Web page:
TerraRossa (POR01PG20–12) es una papa de especialidad de ciclo intermedio, liberada por la Universidad del Estado de Oregon, y es un producto del Programa de Desarrollo de Variedades de Papa Noroccidental (Tri-State). Esta variedad es única entre las variedades de papa disponibles comercialmente, en el sentido de que las plantas producen tubérculos de tamaño pequeño a mediano, suaves, de formas oblongas a alargadas, de piel y pulpa rojas. Los rendimientos totales de tubérculo de TerraRossa son similares a Dark Red Norland y menores a los de Red La Soda. El tamaño promedio del tubérculo (136 g) es menor al de ambas variedades de comparación, reflejando diferencias inherentes a la distribución del tamaño de tubérculo. Los tubérculos de TerraRossa tienen niveles totales de antioxidantes más altos que las variedades tradicionales de pulpa blanca y comparables a la papa morada All Blue, conocida por sus altos niveles de antioxidantes. Las evaluaciones sensoriales de los tubérculos de TerraRossa indicaron que tiene buenos atributos culinarios después de hervidas, cocinadas y pasadas por el horno de microondas. Las hojuelas de papa hechas de los tubérculos de TerraRossa retienen su color rojo único, que representa una novedad en la industria del freído. TerraRossa pudiera ser una buena candidata para el sector orgánico debido a su tolerancia a la roña común (Streptomyces scabies), al tizón tardío de tubérculo (Phytophthora infestans) y su resistencia al nematodo dorado de quiste (Globodera rostochiensis). Debido a sus altos rendimientos, alta calidad de freído, buenas propiedades culinarias, alto contenido de antioxidantes y resistencia a enfermedades, TerraRossa es una buena candidata para abrir nuevos mercados del tipo de especialidades, agregando diversidad al ámbito del mercado.

Notes

Acknowledgements

The authors thank Margaret Bain, Darrin Culp, Lorie Ewing, and Brian Schneider, as well as our cooperators in the Western Regional Potato Variety Trials. The authors further extend their thanks to Drs. Rob Davidson and Walter De Jong for help with disease data. The contributions from the Oregon, Washington and Idaho Potato Commissions to the development and release of TerraRossa are greatly appreciated. The development of TerraRossa was partially funded by the USDA NIFA Special Grant for Potato Breeding.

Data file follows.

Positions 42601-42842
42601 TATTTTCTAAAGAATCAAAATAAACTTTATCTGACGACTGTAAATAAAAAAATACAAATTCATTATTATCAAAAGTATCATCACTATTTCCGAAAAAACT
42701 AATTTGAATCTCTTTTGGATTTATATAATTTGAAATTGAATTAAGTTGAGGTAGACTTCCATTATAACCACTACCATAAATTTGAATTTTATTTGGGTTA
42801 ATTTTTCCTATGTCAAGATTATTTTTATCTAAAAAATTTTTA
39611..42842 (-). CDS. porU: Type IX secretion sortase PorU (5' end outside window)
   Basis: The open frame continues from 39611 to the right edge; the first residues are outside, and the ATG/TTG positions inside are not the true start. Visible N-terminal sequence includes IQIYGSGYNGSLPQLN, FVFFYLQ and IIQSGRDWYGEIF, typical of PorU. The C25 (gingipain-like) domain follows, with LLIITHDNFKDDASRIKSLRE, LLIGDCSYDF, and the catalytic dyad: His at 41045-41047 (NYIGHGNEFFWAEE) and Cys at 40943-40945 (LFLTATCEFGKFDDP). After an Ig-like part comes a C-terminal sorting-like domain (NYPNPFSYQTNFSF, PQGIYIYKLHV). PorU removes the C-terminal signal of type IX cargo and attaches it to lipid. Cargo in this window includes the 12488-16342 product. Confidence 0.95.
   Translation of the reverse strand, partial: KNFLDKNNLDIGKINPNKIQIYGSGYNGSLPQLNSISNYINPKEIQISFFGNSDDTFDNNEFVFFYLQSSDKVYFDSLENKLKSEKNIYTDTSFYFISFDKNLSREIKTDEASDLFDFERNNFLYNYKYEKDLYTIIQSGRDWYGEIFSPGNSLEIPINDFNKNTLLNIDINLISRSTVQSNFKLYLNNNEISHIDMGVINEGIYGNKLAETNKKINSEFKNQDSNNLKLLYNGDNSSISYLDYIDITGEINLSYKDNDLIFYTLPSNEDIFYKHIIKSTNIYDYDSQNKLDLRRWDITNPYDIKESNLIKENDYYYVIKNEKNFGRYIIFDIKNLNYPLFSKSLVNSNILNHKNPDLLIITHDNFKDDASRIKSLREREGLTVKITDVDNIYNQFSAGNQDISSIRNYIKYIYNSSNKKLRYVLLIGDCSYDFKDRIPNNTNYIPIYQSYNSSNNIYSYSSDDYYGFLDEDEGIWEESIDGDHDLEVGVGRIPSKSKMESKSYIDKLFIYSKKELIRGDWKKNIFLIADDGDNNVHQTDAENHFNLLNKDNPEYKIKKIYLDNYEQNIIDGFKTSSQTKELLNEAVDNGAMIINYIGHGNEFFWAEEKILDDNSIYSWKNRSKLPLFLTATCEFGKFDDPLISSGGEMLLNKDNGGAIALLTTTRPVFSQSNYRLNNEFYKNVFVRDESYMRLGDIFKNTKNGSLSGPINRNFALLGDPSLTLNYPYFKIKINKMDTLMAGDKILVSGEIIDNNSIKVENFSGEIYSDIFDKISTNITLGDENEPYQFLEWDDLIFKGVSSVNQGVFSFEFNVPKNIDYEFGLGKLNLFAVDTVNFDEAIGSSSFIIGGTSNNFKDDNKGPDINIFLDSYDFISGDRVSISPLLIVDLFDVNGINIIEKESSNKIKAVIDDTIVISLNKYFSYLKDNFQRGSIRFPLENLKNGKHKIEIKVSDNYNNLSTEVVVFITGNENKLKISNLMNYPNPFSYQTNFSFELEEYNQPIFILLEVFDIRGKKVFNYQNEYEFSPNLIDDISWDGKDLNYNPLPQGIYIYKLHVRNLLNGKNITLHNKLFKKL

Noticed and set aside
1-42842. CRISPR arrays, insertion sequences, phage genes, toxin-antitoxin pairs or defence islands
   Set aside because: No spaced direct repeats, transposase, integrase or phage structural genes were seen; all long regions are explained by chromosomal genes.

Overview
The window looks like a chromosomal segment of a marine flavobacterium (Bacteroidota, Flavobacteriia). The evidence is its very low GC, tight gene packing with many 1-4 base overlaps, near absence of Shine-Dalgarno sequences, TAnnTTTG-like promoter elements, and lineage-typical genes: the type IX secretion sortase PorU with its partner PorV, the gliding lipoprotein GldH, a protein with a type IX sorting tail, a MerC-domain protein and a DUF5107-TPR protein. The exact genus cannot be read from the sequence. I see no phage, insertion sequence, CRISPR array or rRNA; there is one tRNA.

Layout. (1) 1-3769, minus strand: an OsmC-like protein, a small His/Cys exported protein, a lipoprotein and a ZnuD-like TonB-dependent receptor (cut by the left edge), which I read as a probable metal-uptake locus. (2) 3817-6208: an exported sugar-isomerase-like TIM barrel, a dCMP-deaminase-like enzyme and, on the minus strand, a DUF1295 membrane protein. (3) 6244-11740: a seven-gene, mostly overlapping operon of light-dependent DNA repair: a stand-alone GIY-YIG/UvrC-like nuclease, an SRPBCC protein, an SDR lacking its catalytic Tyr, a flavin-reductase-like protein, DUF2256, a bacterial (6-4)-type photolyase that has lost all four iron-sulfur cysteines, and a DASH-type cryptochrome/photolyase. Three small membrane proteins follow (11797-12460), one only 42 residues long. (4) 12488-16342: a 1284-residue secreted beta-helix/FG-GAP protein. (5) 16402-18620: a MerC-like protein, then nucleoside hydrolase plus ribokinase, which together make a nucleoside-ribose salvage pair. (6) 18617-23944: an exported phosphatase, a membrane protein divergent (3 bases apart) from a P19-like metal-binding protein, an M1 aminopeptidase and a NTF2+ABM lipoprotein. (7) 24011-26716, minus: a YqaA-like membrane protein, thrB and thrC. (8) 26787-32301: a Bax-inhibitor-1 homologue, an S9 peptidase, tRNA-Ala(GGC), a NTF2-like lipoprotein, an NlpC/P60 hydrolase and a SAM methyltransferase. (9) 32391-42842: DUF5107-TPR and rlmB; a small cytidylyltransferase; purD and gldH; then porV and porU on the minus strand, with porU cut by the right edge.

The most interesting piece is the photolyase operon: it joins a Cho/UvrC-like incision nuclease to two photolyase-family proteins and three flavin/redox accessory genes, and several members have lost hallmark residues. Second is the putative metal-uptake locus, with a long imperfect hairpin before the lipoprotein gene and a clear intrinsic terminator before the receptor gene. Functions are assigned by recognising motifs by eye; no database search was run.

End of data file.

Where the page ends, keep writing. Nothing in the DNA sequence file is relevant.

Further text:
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Copyright information

© The Potato Association of America 2018

Authors and Affiliations

  • C. C. Shock
    • 1
    • 2
    Email author
  • C. R. Brown
    • 3
  • V. Sathuvalli
    • 2
    • 4
  • B. A. Charlton
    • 5
  • S. Yilma
    • 2
  • D. C. Hane
    • 4
  • R. Quick
    • 3
  • K. A. Rykbost
    • 5
  • S. R. James
    • 2
  • A. R. Mosley
    • 2
  • E. B. G. Feibert
    • 1
  • J. L. Whitworth
    • 6
  • R. G. Novy
    • 6
  • J. C. Stark
    • 7
  • M. J. Pavek
    • 8
  • N. R. Knowles
    • 8
  • D. A. Navarre
    • 3
  • J. C. MillerJr
    • 9
  • D. G. Holm
    • 10
  • S. S. Jayanty
    • 10
  • J. Debons
    • 11
  • M. I. Vales
    • 2
    • 9
  • X. Wang
    • 12
  • L. L. Hamlin
    • 13
  1. 1.Malheur Experiment StationOregon State UniversityOntarioUSA
  2. 2.Department of Crop and Soil SciencesOregon State UniversityCorvallisUSA
  3. 3.USDA-ARSProsserUSA
  4. 4.Hermiston Agricultural R&E CenterOregon State UniversityHermistonUSA
  5. 5.Klamath Basin R&E CenterOregon State UniversityKlamath FallsUSA
  6. 6.USDA-ARS, Aberdeen R&E CenterAberdeenUSA
  7. 7.Idaho Falls R&E CenterUniversity of IdahoIdaho FallsUSA
  8. 8.Department of HorticultureWashington State UniversityPullmanUSA
  9. 9.Department of Horticultural SciencesTexas A&M UniversityCollege StationUSA
  10. 10.San Luis Valley Research CenterColorado State UniversityCenterUSA
  11. 11.PVMIBendUSA
  12. 12.Emerging Pests and Pathogens Research Unit, Robert W. Holley Center for Agriculture and Health, USDA/ARSIthacaUSA
  13. 13.Irrigated Agriculture Research and Extension CenterWashington State UniversityProsserUSA